“What time does the meat have to go on the stove?” asked Richard from the comfort of his pillow.
“12:30,” I said opening one eye. The clock read 5:42 a.m..
“How do you feel about sleeping until noon?” asked a muffled voice.
“I’m ahead of you,” I said pulling the blankets over my head.
12:15 p.m. Mixing the pickling spices, I added two tablespoons to the stock pot, along with the packet that accompanied the corned beef. Adding one cup of distilled white vinegar and enough water to cover the meat by two inches, I brought it to a boil, put on the lid then left it to simmer on the stove for 3 hours. Cloves, cinnamon, all spice, ginger and a hint of vinegar infused the air.
Removing the pot from the heat, our recipe instructed ‘let it cool in the pot for one full hour after cooking or the meat fibers will instantly dry up and toughen. Aarrgh!’
Who are we to argue?
While the beef cooled, I mixed one cup of yellow mustard with one cup of brown sugar.
“Richard, if nothing else, we will go comatose on the glaze and die happy,” I said smiling setting out a shallow baking dish next to the glaze.
Hovering near the stove, the timer beeped at the end of the hour. I turned on the broiler. The cabbage and boiled potatoes neared perfection.
“Ready for the next step?” I asked as we both salivated over the stock pot.
Richard nodded. Using a hot pad I grabbed the lid. Lifting the lid, the pot followed leaving the stove behind.
“This can’t be happening,” I said staring at the airborne pot.
“Let me try,” said Richard grabbing a couple of hot pads. Gripping the lid and one handle, Richard let loose a maternity grunt. Sweat beaded on his forehead. His arms shook.
The lid unmoved by the effort.
Since cooling the pot failed, we ran boiling water on it. The pot hissed. The lid turned into Fort Knox.
“Fannie, I know this is your only stock pot, but desperate times call for desperate measures. I’m going to take this into the garage to get the lid off, but I don’t want you to see what I may have to do to get it off,” said Richard walking toward the garage, “but we are going to eat this meat if it’s the last thing I do.”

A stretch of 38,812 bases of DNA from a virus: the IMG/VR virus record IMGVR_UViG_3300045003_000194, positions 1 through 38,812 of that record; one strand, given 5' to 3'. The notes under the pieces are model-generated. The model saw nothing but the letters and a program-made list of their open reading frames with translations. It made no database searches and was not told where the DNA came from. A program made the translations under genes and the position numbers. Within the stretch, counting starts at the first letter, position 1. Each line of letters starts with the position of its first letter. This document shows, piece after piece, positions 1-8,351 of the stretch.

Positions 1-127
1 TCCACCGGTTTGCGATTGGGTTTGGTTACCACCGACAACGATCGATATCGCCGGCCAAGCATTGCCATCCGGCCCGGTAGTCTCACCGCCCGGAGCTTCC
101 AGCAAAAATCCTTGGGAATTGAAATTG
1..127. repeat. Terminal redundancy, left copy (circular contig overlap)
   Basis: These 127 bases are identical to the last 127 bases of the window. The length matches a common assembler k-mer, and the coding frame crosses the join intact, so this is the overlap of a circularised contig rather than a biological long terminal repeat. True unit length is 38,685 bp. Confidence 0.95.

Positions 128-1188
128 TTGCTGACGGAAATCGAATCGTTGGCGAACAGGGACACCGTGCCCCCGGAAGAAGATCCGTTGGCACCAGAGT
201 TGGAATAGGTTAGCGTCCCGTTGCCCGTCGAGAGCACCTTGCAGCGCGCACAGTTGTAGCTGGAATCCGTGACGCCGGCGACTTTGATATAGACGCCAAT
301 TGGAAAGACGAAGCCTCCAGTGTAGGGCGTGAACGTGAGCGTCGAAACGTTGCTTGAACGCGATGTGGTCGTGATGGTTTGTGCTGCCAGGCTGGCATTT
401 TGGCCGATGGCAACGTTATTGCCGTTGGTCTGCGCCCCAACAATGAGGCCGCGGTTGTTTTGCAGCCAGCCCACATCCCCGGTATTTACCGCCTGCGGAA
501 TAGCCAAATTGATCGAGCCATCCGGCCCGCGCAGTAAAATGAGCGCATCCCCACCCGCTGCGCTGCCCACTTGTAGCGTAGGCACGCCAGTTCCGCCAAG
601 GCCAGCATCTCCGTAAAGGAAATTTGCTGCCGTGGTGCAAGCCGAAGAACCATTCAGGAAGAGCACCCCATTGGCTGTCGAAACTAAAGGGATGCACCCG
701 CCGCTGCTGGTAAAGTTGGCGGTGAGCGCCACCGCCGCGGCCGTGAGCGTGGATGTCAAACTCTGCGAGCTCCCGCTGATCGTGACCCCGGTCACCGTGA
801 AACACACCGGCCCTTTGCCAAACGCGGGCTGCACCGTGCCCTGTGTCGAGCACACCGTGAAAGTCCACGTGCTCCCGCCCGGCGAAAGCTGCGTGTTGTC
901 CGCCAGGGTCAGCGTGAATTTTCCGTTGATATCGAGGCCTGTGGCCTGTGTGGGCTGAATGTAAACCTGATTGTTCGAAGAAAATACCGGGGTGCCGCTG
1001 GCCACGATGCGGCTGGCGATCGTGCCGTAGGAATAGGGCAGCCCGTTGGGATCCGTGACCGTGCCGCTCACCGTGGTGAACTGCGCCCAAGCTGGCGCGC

Richard located his hammer. The pot cooled down. Richard whacked the lid seal. The metal reverberated. The lid stayed in place. He set the hammer down glaring at the pot.
Straightening up, he paced around the garage cursing a blue streak. After he cooled down a bit, he walked back to the bench, picked up a rubber mallet and beat the lid of the pot.
Thud, thud, thud.
The lid released under the assault. The scent of spices and corned beef filled the garage.
He examined the lid. No evidence of the assault showed in the metal.
Richard carried the freed corn beef into the house. Looking pleased with himself, he handed me the pot sans lid.
I scooped the corned beef out, put it in the baking dish, poured on the glazed and broiled it. Within ten minutes the glaze bubbled and caramelized. We could barely contain ourselves.
Putting it on the cutting board, the knife slide through the meat. Richard grabbed a fork from the drawer and skewered the meat with the fork. The meat fell apart on his fork as tendrils of steam rose from it.
Putting it into his mouth, he closed his eyes and chewed, savoring each strand.
“Oh Fannie, that was so worth the wait,” he said with a huge smile. “Now hurry up woman, let’s eat.”
I ran into Bunny a few days later.
“So, honey, how was the corned beef?” she asked.
“Just as advertised, to die for, except we almost didn’t get to eat it.”
“The lid forged itself to the pot during the cooking process and Richard had to take a hammer to it to get it open.”
Laughing Bunny said, “Fannie, next time, line the lid with aluminum foil.”